This said, Harman nevertheless maintains that despite its apparent human-centricity, phenomenology still has much to offer object-oriented thinkers. Indeed, Harman even goes as far as to suggest that at least one of phenomenology’s principle adherents, Martin Heidegger, actually comes closest to acknowledging the ontology of objects and in so doing opening philosophy’s doors wide to the world’s vast carpentry of things. Thus in Tool-Being: Heidegger and the Metaphysics of Objects, Harman sets out, through lucid and at times hilarious analyses, to explore the challenges and possibilities Heidegger’s well-known tool-analysis in Being and Time poses for the study of objects and their ontology today. In this analysis, Heidegger famously introduces the hammer as an illustration of the ways objects (or equipment, as Heidegger prefers) encounter human beings differently depending on the structures of attention they bring to objects. On the one hand, Heidegger says, the hammer may assume a status of unconscious usefulness for the user—what he terms ready-to-hand (Zuhandenheit)—while on the other it may present itself more conspicuously, as in cases when the hammer breaks or goes missing—a state Heidegger refers to as presence-at-hand (Vorhandenheit). Throughout his tool-analysis, Heidegger tends to privilege readiness-to-hand over “mere” presence-at-hand, in large part because, as his overall project in Being and Time attempts to establish, the question of Being and its forgetting in contemporary thought can only be revived through our (i.e. human Dasein’s) attunement to Being’s essential withdrawal, its necessary concealment from human consciousness that paradoxically sets the stage for the possible unconcealment of Being Heidegger locates in human activities such as poetry, thinking, and art.

According to Harman, most readings of Heidegger and the tool-analysis tend to follow this view and Heidegger’s own lead “in regarding human Dasein as the biggest star in the theater” (TB 1), assuming along with Heidegger “that only human being is filled with riddles, as if only Dasein were irreducible to traditional categories” (19). Swimming against the current of such readings, Harman instead maintains that the real breakthrough in Heidegger’s tool-analysis has nothing to do with human being as such but rather concerns the “fresh ontology of objects” (288) Heidegger unwittingly opens the door to in his discussions of hammers, chairs, desks, and bridges. “Far from the insipid physical bulks one imagines,” objects are, in Harman’s terms, “already aflame with ambiguity, torn by vibrations and insurgencies equally those found in the most tortured human moods” (22). (Although Tool-Being and Guerilla Metaphysics are intentionally written for a wider academic audience in addition to those versed in the nuances of contemporary philosophy, readers unfamiliar with Heidegger’s ontology of Being may find Harman’s short introduction, Heidegger Explained: From Phenomenon to Thing, helpful as either as preface or an accompaniment to their reading of his object-oriented philosophy.)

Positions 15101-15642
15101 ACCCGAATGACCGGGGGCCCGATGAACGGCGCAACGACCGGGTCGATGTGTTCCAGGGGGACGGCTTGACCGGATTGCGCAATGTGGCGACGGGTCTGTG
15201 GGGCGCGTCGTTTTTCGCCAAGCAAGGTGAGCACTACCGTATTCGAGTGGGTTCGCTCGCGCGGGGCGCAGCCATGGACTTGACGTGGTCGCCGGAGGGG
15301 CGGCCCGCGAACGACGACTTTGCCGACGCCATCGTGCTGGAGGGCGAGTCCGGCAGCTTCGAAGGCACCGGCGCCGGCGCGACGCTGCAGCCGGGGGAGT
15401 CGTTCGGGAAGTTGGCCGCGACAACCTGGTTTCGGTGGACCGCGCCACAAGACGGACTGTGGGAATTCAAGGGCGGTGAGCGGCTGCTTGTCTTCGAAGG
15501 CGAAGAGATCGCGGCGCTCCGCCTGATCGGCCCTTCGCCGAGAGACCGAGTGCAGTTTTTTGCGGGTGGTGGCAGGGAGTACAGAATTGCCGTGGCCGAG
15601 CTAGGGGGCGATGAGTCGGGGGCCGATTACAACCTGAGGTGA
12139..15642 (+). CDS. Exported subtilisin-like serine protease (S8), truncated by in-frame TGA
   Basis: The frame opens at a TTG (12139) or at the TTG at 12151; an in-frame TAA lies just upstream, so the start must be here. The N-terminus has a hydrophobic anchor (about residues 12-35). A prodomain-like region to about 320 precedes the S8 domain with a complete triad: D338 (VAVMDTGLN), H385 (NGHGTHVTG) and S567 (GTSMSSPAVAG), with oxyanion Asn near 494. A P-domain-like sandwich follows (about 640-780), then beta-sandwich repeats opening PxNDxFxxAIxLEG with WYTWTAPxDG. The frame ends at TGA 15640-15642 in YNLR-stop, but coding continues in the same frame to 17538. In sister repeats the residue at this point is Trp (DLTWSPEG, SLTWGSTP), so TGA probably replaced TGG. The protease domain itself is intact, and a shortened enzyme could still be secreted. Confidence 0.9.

As Harman’s interpretation aims to demonstrate, at the moment Heidegger’s tool-analysis introduces the possibility of tools withdrawing from conscious consideration into an invisible background of manifold assignments, it does much more than clarify yet another condition of human Dasein. It also, and more radically, expands the Heideggerian concept of Being such that its “dual structure [of revealing and concealing] belongs to every entity, and is not a statement about the ups and downs of human activity” (TB 4, emphasis original). When taken to its logical end, in other words, the tool-analysis, albeit somewhat accidentally, ultimately proposes that being cannot belong to human existence alone but must also constitute and inform the existence and adventures of all entities in the world, be they politicians, clowns, rocks, sea turtles, or tents. The major aim for Tool-Being, therefore, is to make this case and to work through the implications of such an argument, which, as Harman shows, ultimately leads to an ontology of objects comprised entirely of what he calls “tool-beings”—entities, biological and otherwise, that exist in isolated states of withdrawal from other tool-beings. As a result of this withdrawing, no tool-being, he stresses, “ever exhausts the reality of another, never makes contact with the darkest residues of its heart” (283). Instead, every object resides in its own “vacuum-sealed actuality” so that when it finally encounters other objects (as a flame encounters a piece of paper), it does so without managing to fully exhaust the ontological essence of the other (the flame, in other words, only encounters the paper by way of its flammability, never as paper itself, which includes, among other things, its capacities to store and disseminate information).